Sunday, 27 January 2013

Blues in the Night - review

Written by: Tom Woods (@Thomas_E_Woods)

Where did Woods watch it?
The Last Refuge (Peckham), London
Was Woods won over?

Being someone who by and large has never been a particular fan of either Blues or Jazz music, Blues in the Night was always going to have its work cut out in order to impress. But impress it did. If you are into either Blues or the 1930’s time period, stop reading for a moment and buy a ticket.

In order to get a sense of the show, particular mention must be made of the set. Sean Turner has done a wonderful job, turning the theatre into a 1930’s cabaret club. There are tables littering the auditorium with chairs for the audience, and a live band on stage in front of which several numbers take place. Around the outskirts of the room are the three dressing rooms of the female characters; the girl with a date (Dani Copperstone), the woman of the world (Emily Bevan), the lady of the road (Rosalind James), and the bar, propping up the one male character; the man in the saloon (Duane Gooden). Everything from the red and brown colour pallet of the set to costumes work together to give the audience the sense of being in a cabaret bar 1930’s Chicago.

It is something of a curious show, in that there is no, or at least very little spoken dialogue. In essence these relationships between the three characters serve purely as a framing device to set up a selection of blues numbers -26 in total- some sung on stage, others sung in the characters dressing rooms. The songs come very quickly one after another, some blending into each other, and it feels that the show is moving quite quickly given most of the songs are relatively slow, smooth numbers. Vocals are all pretty strong, though Rosalind James steals the show with some very powerful numbers, and Emily Bevan comes into her own with a very sombre penultimate song that is delivered with such sincerity that it could be a finale all on its own. It is a shame that a few of the lines were lost due to audio levels; the band at times plays a bit too loudly and a few microphones wouldn’t go amiss.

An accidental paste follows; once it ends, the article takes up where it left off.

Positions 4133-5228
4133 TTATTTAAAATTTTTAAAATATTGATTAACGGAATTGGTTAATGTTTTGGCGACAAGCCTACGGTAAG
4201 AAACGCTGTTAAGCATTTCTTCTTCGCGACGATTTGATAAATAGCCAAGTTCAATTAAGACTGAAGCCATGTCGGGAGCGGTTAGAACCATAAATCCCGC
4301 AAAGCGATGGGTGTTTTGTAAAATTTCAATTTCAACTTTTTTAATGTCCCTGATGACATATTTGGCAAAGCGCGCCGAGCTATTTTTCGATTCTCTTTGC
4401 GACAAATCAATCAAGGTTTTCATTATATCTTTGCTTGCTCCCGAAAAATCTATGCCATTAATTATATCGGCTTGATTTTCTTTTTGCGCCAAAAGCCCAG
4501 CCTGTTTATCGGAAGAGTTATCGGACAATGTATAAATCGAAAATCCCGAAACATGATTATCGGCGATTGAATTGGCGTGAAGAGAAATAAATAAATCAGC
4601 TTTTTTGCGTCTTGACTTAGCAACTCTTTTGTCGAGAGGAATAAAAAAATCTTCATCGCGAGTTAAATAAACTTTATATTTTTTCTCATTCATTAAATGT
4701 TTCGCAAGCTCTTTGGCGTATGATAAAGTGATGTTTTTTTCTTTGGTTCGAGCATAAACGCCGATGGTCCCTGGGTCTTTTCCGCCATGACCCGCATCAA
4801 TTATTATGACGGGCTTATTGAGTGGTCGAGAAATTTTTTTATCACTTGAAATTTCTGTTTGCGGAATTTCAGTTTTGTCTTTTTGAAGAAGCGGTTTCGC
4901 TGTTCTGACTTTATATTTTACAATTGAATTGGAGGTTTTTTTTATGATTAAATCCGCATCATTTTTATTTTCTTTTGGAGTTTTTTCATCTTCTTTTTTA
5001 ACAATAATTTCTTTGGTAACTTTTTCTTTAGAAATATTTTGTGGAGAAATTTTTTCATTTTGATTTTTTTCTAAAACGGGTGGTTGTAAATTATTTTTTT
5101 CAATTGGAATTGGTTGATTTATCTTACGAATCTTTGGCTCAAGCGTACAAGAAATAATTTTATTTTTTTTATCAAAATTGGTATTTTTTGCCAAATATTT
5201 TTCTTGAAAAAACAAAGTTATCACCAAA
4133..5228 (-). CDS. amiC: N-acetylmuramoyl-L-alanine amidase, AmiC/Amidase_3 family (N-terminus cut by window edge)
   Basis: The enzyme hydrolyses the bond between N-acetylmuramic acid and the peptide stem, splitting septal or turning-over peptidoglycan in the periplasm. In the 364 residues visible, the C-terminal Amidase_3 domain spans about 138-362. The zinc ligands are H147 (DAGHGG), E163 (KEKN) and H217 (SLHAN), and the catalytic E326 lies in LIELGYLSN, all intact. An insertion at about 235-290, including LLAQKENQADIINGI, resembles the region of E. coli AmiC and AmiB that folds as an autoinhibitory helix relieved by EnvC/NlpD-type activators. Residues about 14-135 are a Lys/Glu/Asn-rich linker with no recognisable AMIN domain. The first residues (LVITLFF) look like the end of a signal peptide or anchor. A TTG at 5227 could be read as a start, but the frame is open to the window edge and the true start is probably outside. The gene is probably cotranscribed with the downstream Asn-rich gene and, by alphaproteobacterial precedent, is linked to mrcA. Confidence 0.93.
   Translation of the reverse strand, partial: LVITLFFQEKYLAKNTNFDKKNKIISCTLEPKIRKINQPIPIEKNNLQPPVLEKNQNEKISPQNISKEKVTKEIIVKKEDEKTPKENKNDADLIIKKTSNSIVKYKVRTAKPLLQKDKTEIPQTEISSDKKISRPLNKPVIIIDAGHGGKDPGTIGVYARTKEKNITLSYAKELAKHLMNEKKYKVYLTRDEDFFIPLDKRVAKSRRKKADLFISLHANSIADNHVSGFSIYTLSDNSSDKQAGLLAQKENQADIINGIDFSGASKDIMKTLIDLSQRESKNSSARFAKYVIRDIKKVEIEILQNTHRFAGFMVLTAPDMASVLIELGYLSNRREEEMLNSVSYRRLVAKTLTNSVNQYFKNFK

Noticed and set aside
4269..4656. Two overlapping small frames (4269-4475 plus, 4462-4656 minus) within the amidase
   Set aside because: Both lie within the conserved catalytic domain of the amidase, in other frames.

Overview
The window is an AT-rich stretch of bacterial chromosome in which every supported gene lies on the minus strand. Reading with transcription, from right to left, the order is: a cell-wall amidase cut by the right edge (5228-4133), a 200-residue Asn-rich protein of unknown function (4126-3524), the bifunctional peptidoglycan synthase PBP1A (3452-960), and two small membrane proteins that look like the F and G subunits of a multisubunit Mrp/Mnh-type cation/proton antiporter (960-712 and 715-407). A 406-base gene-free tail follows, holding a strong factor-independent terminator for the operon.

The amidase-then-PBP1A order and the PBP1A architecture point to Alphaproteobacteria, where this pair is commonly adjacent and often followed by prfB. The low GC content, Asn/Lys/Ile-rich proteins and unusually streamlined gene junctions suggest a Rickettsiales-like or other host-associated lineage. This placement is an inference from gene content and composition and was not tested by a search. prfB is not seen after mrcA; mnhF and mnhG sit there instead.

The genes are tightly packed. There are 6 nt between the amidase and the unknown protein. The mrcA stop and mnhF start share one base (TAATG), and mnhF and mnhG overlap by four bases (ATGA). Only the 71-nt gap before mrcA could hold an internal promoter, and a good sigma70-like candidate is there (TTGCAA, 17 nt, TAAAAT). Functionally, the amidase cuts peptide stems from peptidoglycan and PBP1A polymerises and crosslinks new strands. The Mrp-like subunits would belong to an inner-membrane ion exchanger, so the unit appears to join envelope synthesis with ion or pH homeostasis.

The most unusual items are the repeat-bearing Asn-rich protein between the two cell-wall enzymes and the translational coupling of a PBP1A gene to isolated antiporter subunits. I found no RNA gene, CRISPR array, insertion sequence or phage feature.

The atmosphere is almost wonderful. But for a show that goes so far to make the audience feel immersed in this world, it stops a bit too short. The actors, whilst doing stage numbers do come and dance at the tables but seemed a bit hesitant which is a shame, even when they did come forward it was seldom past the first few tables. In addition, with the atmosphere around the tables and delectable pre-show themed drinks, it might have been nice to have waiters discreetly taking drinks orders through the show and delivering to the tables. Admittedly, this would then turn the show more into a blues night than a musical, and maybe that is not the point - but this is a musical that would potentially lend itself well to such immersion.

Blues in the Night certainly delivers an enjoyable evening. How much you get from it may well depend on whether you like the music on offer, but for atmosphere alone it is well worth a look at. Even if it is holding back a bit you will struggle to find a more immersive 1930’s Blues night.

This production runs until 9 February 2013. 

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